The lasting impact of Wendell Hudson 

Blake Byler , Assistant Sports Editor

When Jock Sutherland walked into A.H. Parker High School in 1969, people thought he was lost. 

After all, what was a white assistant from The University of Alabama doing at a predominantly Black high school in Birmingham? The answer was simple, he was looking for basketball players. 

As he watched Parker play against George Washington Carver High School, another majority-Black school from Birmingham, one player in particular stuck out to him.  

“This guy can play,” Sutherland thought. 

That player was Wendell Hudson, a pure scorer who could jump out of the gym and wasn’t bothered when a double-team was thrown his way.  

Sutherland helped recruit Hudson to Alabama to play for head coach C.M. Newton, later that year making Hudson the first Black athlete on scholarship in The University of Alabama’s history.  

Hudson was a trailblazer, an inspiration, a beacon of hope for The University of Alabama and the state as a whole. Not to mention, he was a pretty good basketball player too. 

During his time at Alabama as a player, Hudson made multiple all-SEC teams, multiple all-America teams and was named SEC Player of the Year. 

“From a player’s perspective you look at what he did on the court, automatically he goes up at or near the top as one of the greatest players in the history of the program,” said Bryan Passink , a former Alabama basketball player and Crimson Tide Sports Network analyst. “That in and of itself garners so much respect from former and current players.” 

As Hudson was deciding whether to go to Alabama, he had two thoughts in his mind. 

“First, I thought I could play there. I’d seen Alabama play and I knew I was better than some of those guys,” Hudson said with a laugh. “Two, I thought nobody was going to bother me because I’m tough enough.”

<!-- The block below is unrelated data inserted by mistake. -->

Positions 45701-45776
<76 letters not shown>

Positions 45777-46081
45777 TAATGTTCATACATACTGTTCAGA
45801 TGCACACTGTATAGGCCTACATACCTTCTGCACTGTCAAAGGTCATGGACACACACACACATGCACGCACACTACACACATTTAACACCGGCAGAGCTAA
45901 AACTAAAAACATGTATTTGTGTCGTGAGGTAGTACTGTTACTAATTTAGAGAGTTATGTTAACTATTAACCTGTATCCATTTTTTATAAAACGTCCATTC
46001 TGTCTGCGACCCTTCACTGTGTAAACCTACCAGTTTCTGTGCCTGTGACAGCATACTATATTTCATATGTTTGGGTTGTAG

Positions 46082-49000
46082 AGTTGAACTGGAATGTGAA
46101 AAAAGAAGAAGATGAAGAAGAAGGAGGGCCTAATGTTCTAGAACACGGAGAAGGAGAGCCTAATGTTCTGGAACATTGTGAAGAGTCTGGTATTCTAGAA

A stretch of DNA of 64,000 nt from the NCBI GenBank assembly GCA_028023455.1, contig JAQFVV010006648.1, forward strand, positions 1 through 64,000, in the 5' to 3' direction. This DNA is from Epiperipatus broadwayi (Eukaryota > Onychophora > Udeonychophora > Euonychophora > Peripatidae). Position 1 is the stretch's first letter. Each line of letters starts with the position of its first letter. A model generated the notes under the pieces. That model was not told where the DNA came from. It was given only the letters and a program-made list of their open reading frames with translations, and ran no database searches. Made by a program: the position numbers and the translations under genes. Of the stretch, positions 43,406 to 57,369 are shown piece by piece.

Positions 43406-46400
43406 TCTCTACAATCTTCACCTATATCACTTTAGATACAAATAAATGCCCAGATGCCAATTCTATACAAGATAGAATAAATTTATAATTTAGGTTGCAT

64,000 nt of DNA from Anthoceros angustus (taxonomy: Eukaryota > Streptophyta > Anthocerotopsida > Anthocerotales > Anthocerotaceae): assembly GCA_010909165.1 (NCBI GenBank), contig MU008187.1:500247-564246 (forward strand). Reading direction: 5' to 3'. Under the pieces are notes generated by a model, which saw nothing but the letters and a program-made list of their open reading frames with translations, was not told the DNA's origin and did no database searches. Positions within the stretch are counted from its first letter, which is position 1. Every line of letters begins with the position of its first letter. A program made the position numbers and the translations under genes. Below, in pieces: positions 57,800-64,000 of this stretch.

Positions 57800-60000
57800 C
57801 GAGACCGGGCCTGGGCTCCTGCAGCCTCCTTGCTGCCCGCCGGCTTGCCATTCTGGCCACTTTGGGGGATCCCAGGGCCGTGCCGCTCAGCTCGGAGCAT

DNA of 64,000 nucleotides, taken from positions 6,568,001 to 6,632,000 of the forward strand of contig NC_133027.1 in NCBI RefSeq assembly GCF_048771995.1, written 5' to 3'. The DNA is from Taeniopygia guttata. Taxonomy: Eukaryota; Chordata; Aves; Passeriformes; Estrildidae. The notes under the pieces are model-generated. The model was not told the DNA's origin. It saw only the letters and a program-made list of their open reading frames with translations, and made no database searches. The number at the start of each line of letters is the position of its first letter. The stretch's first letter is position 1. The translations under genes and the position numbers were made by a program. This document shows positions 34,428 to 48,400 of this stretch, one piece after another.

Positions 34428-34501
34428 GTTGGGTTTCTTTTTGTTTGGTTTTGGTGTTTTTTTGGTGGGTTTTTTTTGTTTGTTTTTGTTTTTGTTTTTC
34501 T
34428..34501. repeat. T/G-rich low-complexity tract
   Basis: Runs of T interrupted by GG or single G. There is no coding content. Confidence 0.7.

Hudson iterated that he wasn’t worried about his experience with negative race relations when he went to Alabama not only because of his mindset as a young man, but also the way he had been taught to think as he grew up. 

“At that time, I was 17 or 18 years old, I thought I was tough enough to handle anything,” Hudson said. “In my family and my high school, nobody talked about not deserving to go anywhere. There was never an idea in my mind that I was inferior to anybody. There were some people that felt that way, but I never felt that way.” 

Hudson’s mother was not as worry-free as he was.  

“My mother was not crazy about it. She was not against Alabama, but nobody else has done it before,” Hudson said. “C.M. [Newton] told her, ‘We’re not going to sit here and tell you everything will be rosy and OK, but we will promise you we’ll treat him well and do everything we can to take care of him.’ And he lived up to that.” 

One of the lasting impressions that Hudson always left with people throughout his life was how genuine of a person he was. 

“There’s just not a better guy,” Crimson Tide Sports Network broadcaster Chris Stewart said. “Kind, compassionate. I’ve learned over time from observing and hearing, he’s probably one of the most forgiving people you could imagine. I’m very honored and grateful that I get to call him a friend.” 

After his career was over, The University of Alabama decided to retire Hudson’s No. 20 jersey and hang it in the Coleman Coliseum rafters, the first and only jersey retired in program history. The ceremony was held on Feb. 15, 2020.